The effects of long-term noise exposure in the SHR model have been assessed by Herrmann et al. They exposed the SHR to 65 dB of continuous noise (4 and 250 Hz tone) for 52 weeks and found a number of changes in cardiovascular parameters, including an increase in microvessel wall area, cardiac fibrosis and ischaemic myocardial lesions. Although these authors did not examine HPA or inflammatory responses, they suggest that the changes they observed are likely to be the consequence of noise stress-induced increase in sympathetic tone and a consequent increase in the release of hormones that mediate vasoconstriction. Given the role of the HPA axis and circulating pro-inflammatory cytokines in response to stress, the aim of the current work is to assess whether these are altered in this animal model of hypertension; to our knowledge such a characterisation has never been performed among SHR rats exposed to long-term intermittent noise stress. We hypothesised that intermittent exposure to long-term noise stress should be associated with an increase in parameters that have been shown to be implicated in the development or maintenance of hypertension in the SHR.
To test this hypothesis, we assessed the impact of chronic noise exposure in SHR on (1) adrenal gland weight, plasma aldosterone and classic stress biomarkers, including corticosterone and ACTH; (2) other inflammatory biomarkers that have been positively associated with CVD, including pro-inflammatory cytokines and CRP; and (3) general development as measured by body weight gain.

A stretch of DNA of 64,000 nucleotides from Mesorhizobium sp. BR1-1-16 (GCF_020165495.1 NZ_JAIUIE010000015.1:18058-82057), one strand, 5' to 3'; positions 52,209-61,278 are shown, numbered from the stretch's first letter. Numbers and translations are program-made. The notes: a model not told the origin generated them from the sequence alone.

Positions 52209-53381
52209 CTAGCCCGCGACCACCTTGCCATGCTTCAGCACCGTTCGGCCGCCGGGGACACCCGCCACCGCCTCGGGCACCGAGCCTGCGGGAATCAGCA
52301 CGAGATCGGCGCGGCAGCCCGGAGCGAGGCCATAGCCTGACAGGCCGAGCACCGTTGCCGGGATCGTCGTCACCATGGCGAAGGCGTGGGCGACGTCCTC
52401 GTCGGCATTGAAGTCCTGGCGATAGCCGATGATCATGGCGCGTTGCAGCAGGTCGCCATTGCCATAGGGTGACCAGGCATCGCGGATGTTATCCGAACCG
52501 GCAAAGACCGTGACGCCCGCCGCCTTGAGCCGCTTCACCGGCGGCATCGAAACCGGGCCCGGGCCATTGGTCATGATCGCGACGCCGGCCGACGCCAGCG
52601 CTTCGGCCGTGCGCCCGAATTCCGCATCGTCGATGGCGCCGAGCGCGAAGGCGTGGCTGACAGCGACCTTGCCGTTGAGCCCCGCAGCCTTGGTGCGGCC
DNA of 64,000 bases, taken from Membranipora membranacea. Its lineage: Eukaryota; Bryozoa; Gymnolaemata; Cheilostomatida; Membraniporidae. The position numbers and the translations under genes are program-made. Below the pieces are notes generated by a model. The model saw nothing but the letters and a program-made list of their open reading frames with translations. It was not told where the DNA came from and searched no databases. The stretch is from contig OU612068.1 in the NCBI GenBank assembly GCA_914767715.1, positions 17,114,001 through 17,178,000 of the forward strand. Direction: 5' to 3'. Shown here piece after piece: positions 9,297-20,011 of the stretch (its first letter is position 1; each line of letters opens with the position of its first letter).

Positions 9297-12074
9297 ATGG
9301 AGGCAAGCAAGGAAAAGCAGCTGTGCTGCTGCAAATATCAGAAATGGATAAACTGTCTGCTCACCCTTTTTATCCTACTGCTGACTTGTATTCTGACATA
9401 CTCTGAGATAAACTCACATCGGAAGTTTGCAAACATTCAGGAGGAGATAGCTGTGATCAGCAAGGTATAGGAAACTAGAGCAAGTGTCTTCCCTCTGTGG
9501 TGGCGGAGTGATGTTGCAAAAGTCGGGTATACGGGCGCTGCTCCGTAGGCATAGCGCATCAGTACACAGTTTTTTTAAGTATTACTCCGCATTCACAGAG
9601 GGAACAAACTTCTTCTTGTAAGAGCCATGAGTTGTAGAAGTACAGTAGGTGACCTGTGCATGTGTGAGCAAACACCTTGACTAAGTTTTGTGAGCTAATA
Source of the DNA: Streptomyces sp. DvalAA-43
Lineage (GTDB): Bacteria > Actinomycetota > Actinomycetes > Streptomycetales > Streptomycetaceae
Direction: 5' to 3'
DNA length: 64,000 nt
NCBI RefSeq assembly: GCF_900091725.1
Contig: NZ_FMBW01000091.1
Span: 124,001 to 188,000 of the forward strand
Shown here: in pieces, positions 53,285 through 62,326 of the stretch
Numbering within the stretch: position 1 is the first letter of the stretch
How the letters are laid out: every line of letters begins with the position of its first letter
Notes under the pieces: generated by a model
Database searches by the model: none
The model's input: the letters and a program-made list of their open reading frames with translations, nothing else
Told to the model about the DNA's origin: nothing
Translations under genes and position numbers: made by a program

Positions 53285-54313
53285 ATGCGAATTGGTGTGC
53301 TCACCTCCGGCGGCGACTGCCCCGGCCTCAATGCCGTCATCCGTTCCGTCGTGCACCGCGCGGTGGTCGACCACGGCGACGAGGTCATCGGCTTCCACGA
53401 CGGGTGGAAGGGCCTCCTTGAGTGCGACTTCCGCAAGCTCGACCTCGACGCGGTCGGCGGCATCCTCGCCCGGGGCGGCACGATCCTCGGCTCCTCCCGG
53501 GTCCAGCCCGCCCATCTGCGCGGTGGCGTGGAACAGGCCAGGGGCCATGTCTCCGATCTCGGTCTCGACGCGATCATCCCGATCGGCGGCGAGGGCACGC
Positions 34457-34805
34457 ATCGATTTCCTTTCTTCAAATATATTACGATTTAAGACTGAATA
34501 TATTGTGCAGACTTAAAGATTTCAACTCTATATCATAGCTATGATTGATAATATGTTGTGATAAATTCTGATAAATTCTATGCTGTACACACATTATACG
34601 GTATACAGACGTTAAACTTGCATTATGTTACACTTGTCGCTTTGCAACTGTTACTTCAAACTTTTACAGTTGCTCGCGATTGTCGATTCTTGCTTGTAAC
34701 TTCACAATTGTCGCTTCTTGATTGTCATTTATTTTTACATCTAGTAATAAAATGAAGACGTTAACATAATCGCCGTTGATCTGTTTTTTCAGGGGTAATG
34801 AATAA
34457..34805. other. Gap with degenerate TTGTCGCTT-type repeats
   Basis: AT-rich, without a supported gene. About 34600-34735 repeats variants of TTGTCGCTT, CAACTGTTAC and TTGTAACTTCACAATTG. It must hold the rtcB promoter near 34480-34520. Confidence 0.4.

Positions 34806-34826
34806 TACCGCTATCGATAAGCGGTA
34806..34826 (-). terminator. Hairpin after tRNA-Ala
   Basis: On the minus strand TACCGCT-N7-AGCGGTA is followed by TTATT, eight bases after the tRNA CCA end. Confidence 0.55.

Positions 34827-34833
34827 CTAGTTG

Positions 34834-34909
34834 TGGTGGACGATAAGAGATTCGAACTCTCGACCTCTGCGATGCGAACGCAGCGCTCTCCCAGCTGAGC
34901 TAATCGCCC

| Materials and Methods|| |
Male SHR 7 weeks of age − already considered to exhibit prehypertensive tachycardia − with initial body weights of approximately 125–150 g obtained from Charles River (Canada) were used. The animals were housed in pairs in standard rodent cages (36 cm × 31 cm × 17 cm) with a 12/12 h light − dark cycle (lights on at 07:00 h) and temperature maintained at 22 ± 2°C with 45–55% relative humidity. Animals had ad libitum access to Purina™ rat chow and tap water that was monitored daily. All animals were weighed daily (about 07:15 h) using an electronic balance by animal care personnel. The weighing times were selected to avoid overlapping with any noise exposures (see below). All experimental procedures met the guidelines on the ethical treatment of animal subjects in experimental research set forth by Health Canada, and all procedures were conducted in accordance with Health Canada’s Animal Care Committee’s approved research protocol.